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I left the Seoul Bar when the karaoke was about to start and went out to the shōtengai to take more pictures. After about five minutes,  I noticed my ladyfriend walking in the same direction I was. She had bar-snack crumbs on her face, and in the outdoor light I could really see how worn- and shabby-looking she was. Yet as she waved her hands around at my camera, her manicured nails were still noticeable, as were her few female bumps and curves. She looked more like a woman standing up outside than she had hunched next to me in a chair in the dark little bar we’d been in.

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She and I walked together for a few minutes. She didn’t mind me taking pictures of her. In fact, she carried herself with a little bit of the vanity some women seem to naturally have, whether their looks entitle them to such vanity or not. But the fact that this woman, this shabby, incomplete woman, carried herself in this a way instantly earned a small measure of my respect. It took, for lack of a better term, balls.
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We came to a stop when she spotted a man she knew, a friend I suppose, a guy I had photographed previously. He was pretty goddamned drunk. But she wanted to go talk to him.
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Like I said, she was proud of her breasts and not shy about playing with them in public. I didn’t ask her to do this. I don’t know enough Japanese to get that far. But she posed for me a few times out there in the street, and this is where her hands always ended up. You’ve got to roll with these things in some parts of Tokyo street life.

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Then she walked over to talk to her friend. It was a short conversation. The guy in the gutter made a slow lunge for my ladyfriend’s crotch. Her response, as I barely understood it, was to offer to show the man that he would have gotten a handful of male goodies if she had let his fingers reach their target. This was a little bit too much for me, the idea that this incomplete woman was prepared to whip out her male equipment in the street.

So I walked away. But you know, I never even got her name.

(Pictures taken on the shōtengai in Sanya, Tokyo in April, 2012)

The shooters: a photoessay

by Dan Ryan

They were young boys shooting corks from toy rifles at a street fair in a poor Tokyo neighborhood. It was a sunny, gorgeous Saturday in late April, 2012, the beginning of an extended holiday called Golden Week. And the gunplay was an innocent thing, just kids having fun taking harmless pop-shots at a child’s treasure trove of prizes. My only agenda when I took these photos was to record happy aspects of street life in Sanya, a grubby section in northeast Tokyo that has been shunned and ignored for decades due to its association with professions Buddhists traditionally consider unclean, such as butchering food animals. Sanya isn’t even on any official maps nor recognized by the Tokyo city government.

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Here in the United States, Sanya would probably be riddled with gangs, guns, drugs, and crime, instead of an aging population of day laborers, many of whom stumble about the streets drunk on cheap beer and rice wine. But since the December, 2012 mass shooting at Sandy Hook Elementary, these particular photographs have acquired a new context for me.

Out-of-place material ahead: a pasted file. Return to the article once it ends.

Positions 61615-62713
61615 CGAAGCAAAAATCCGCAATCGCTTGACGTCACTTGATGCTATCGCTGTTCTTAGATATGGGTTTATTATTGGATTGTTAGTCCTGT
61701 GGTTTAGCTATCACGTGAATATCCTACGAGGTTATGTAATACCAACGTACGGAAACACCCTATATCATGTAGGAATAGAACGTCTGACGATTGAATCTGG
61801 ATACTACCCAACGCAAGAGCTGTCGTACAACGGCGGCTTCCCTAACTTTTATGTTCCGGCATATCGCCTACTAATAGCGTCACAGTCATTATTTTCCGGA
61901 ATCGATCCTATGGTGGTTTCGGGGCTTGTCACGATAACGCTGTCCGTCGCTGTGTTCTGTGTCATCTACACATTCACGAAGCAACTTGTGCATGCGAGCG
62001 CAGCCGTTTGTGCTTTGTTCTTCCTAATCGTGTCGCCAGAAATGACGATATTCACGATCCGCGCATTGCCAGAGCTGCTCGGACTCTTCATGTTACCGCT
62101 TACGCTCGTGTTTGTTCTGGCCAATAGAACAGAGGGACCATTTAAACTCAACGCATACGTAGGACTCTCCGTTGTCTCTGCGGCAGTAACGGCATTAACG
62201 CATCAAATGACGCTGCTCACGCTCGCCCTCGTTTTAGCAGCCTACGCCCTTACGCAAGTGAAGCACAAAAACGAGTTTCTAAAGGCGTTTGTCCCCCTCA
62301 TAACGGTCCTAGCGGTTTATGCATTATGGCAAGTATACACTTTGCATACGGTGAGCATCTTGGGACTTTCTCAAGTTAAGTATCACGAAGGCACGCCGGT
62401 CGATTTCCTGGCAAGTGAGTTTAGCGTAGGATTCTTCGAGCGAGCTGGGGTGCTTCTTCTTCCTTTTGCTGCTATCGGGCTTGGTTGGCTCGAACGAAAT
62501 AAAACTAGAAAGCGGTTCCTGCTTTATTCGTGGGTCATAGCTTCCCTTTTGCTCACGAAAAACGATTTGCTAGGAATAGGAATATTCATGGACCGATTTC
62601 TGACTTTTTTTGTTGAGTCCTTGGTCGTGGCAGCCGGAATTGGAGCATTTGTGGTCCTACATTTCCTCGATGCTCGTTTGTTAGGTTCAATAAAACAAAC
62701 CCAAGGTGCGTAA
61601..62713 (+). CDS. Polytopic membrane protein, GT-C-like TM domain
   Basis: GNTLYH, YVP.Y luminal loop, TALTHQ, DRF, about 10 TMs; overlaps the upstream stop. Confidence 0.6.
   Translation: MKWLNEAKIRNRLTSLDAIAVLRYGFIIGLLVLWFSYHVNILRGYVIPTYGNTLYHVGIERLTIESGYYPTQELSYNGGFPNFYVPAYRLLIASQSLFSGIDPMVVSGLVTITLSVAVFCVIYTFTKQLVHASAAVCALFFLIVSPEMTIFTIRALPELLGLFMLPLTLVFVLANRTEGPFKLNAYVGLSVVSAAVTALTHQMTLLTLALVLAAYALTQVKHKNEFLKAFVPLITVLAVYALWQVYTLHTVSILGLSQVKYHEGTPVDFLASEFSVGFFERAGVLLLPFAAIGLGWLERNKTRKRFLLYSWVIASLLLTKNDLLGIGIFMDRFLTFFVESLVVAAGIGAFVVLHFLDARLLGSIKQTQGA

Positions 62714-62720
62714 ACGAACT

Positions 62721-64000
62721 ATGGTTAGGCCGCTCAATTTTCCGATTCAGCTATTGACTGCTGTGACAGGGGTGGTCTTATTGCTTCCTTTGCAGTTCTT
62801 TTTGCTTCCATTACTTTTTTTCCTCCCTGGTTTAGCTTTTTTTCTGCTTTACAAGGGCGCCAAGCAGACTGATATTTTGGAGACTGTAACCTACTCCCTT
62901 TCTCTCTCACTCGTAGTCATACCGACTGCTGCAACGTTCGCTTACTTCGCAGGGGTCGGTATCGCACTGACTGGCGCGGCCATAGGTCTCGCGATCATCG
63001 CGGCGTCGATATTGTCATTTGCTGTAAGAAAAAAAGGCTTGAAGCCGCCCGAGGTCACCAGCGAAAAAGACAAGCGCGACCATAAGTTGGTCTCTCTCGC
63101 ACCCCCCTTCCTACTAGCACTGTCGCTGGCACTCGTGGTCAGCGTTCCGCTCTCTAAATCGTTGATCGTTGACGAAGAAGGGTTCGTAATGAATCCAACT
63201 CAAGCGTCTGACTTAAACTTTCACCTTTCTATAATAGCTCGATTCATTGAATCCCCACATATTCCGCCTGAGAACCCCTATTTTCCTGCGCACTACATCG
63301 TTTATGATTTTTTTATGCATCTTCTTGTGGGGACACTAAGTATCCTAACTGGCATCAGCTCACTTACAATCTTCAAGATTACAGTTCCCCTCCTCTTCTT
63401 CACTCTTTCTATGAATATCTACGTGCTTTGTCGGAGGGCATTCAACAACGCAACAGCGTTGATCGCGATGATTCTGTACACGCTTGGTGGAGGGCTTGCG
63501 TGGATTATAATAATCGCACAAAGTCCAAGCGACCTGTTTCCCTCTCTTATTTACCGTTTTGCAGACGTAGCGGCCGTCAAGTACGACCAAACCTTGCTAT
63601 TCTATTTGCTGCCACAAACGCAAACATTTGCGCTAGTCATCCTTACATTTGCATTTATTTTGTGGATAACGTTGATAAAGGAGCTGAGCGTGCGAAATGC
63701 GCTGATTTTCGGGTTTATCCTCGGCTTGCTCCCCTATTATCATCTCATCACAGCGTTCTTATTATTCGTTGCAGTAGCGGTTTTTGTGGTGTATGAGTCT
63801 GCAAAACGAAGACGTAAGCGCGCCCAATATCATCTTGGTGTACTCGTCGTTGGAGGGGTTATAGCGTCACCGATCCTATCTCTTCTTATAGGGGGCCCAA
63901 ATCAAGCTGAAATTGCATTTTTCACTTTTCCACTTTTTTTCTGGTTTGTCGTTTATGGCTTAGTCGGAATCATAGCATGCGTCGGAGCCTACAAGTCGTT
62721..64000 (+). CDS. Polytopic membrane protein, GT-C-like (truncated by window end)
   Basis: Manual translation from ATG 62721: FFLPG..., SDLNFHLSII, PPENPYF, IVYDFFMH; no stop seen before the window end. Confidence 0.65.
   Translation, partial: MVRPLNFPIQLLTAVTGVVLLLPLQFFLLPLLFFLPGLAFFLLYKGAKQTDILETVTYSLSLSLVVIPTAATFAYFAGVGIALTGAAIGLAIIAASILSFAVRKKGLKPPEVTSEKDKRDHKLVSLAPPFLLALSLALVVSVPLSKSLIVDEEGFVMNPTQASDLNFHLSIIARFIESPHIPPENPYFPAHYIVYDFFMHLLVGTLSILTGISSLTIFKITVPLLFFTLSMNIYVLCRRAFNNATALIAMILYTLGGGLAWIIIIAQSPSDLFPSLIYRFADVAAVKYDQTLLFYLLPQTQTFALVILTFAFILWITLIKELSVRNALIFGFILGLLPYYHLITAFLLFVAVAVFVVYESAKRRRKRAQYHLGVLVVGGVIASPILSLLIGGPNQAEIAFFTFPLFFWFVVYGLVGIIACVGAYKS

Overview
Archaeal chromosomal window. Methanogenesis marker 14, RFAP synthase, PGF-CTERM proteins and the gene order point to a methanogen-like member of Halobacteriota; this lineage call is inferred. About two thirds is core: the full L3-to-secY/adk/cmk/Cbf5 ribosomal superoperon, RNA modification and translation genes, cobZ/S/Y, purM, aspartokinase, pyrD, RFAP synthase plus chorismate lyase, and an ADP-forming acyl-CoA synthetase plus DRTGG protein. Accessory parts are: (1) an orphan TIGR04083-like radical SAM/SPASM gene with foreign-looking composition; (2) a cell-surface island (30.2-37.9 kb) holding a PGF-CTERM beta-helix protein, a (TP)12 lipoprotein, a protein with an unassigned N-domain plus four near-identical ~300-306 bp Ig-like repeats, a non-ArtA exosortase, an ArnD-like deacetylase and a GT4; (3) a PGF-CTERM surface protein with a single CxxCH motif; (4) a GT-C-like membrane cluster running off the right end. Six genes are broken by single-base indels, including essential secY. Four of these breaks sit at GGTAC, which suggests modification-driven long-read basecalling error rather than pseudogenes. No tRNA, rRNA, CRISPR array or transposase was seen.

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Japan’s gun laws are far more restrictive than ours in the US. I can look at these photos and be nearly certain that these children will never own an actual working handgun, shotgun, or assault rifle. They don’t live in a culture where gun murders and school shootings occur with enough regularity as to have become tragically commonplace.

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Forty years ago when I was a boy of eight or nine, I could have been one of these Japanese kids. I remember having a cap-gun battles in a friend’s back yard, or trying to win a prize with a cork bullet at a schoolmate’s cowboy-themed birthday party shooting game. It isn’t like that in America anymore. Our culture has changed. Guns have become so prevalent in the US, and so easy to get, that children bring firearms to school to deal with bullies or get revenge upon other students who have treated them as social outcasts.  Or even just to show off.

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We have lost control of our American gun culture, so much so that toy guns are widely considered distasteful and politically-incorrect. And they should be, even though a child can get in almost as much trouble bringing a toy gun to school as he or she would for bringing a real gun. The link between childhood toy gunplay and irresponsible gun use or ownership in later life may be problematic and difficult to prove, but many of us know we have a huge gun problem in America. Unfortunately it is easier to control the toys our children play with than to demand our elected officials and judicial appointees look after our safety and best interests the way they are supposed to.

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But due to their laws, the Japanese don’t have these problems. And thanks to that these photographs will always bring me happy memories. Because when I look at them in a week or a decade from now, I won’t wonder if any of the children in my pictures caught a stray bullet in his local park or school, or grew up to become a murderous gun-toting thug or schoolyard shootist. These toy guns are almost certainly the most threatening firearms these kids will ever have to face.